Revised French water plan finally submitted

A revenue boost for regional water agencies and the creation of a national water agency to coordinate policy implementation are highlights of a draft French water law, presented to cabinet on Wednesday by environment minister Serge Lepeltier.

The legislation has been in gestation since 1999. In 2002 the incoming centre-right government quashed previous proposals that had included a controversial nitrate tax on farmers who are responsible for most nitrate water pollution due to fertilisers and livestock.

It aims to improve water quality to a "good ecological state" by 2015, as required by the 2000 EU water framework directive. Currently half of French water resources are polluted with nitrates and vulnerable to entrophication while pesticides contaminate 75% of waterways and half of underground water resources, according to the government's own figures.

Mr Lepeltier said the law would boost revenues of the regional water agencies, which manage pollution by catchment areas, and extend their responsibilities on water quality management while bringing them under national control for the first time through a newly created national water office.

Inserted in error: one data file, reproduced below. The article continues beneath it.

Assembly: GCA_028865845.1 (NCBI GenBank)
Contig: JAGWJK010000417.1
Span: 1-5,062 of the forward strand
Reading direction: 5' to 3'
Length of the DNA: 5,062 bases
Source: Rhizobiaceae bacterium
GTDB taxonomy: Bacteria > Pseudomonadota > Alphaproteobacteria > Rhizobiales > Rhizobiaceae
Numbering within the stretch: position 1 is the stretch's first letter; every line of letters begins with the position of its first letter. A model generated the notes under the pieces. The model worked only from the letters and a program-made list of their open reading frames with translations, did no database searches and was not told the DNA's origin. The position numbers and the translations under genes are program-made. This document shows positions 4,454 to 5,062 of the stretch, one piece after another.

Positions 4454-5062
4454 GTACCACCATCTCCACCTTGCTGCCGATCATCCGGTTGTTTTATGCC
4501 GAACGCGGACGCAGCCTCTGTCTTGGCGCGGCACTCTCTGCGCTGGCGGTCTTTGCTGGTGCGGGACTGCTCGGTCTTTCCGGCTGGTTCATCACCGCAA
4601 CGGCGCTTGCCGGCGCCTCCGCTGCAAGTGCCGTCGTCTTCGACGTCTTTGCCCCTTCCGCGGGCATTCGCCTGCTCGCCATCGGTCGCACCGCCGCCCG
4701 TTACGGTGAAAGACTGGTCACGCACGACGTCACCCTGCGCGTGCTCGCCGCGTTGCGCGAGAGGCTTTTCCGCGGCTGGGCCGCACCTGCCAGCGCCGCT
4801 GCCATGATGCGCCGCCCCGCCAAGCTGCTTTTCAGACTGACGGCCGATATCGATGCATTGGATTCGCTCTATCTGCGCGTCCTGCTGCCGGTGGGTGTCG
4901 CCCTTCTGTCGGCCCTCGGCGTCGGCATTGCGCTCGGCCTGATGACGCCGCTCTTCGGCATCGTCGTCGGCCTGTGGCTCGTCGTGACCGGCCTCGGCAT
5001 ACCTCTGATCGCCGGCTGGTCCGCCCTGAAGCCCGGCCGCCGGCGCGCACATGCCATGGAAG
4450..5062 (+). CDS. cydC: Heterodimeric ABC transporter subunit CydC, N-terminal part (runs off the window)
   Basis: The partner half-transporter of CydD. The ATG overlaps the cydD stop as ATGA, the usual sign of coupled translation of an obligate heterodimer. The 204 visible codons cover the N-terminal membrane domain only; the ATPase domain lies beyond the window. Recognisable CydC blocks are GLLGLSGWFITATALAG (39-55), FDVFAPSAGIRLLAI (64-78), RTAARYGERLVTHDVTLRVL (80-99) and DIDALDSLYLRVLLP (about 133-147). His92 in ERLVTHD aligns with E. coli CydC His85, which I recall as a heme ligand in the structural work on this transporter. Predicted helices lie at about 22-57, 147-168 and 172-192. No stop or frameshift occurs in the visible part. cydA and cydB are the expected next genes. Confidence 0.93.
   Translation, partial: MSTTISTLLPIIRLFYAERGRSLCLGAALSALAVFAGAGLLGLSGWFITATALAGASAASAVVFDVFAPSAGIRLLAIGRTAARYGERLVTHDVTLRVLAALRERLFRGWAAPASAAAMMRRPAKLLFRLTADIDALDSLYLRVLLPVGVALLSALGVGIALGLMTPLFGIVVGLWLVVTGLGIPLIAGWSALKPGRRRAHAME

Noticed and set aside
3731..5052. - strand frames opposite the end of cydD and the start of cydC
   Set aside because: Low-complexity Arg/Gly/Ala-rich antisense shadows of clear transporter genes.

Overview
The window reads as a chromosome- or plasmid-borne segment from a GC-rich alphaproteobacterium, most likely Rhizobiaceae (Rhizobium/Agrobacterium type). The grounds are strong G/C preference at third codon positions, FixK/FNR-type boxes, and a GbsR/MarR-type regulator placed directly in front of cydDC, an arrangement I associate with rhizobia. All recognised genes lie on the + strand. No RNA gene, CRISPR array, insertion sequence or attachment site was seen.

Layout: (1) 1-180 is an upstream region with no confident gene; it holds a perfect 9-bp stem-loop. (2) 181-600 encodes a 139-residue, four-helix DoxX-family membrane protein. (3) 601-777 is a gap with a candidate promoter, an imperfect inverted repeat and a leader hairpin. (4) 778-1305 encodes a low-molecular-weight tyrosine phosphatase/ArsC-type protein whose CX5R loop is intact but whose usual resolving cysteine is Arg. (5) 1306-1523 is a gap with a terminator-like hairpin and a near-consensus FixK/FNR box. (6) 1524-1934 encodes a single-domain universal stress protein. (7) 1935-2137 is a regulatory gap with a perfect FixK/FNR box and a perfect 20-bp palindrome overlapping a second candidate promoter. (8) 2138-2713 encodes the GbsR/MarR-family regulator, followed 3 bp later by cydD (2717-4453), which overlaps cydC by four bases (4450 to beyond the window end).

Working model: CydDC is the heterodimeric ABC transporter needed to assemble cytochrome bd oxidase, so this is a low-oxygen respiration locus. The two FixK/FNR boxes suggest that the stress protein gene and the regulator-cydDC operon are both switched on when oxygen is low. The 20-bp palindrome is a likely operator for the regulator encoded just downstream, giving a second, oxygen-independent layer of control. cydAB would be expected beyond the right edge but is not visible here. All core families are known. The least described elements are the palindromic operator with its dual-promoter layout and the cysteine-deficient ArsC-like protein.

The law redirects an existing wholesale tax on fertiliser manufacturers, which raises ¬40m euros per year, from the national budget to the regional water agencies. The tax will also be levied on farmers rather than fertiliser makers.

Overall, the agricultural sector will contribute ¬60m, or 4% of the regional water agencies' costs, up from 1% currently. Industry's contribution will remain level at 14%. The share contributed by households will fall from 86% to 82%, drawing complaints from the French consumers union that the legislation would leave consumers still subsidising water use and pollution by farmers.

Republished with permission of Environment Daily


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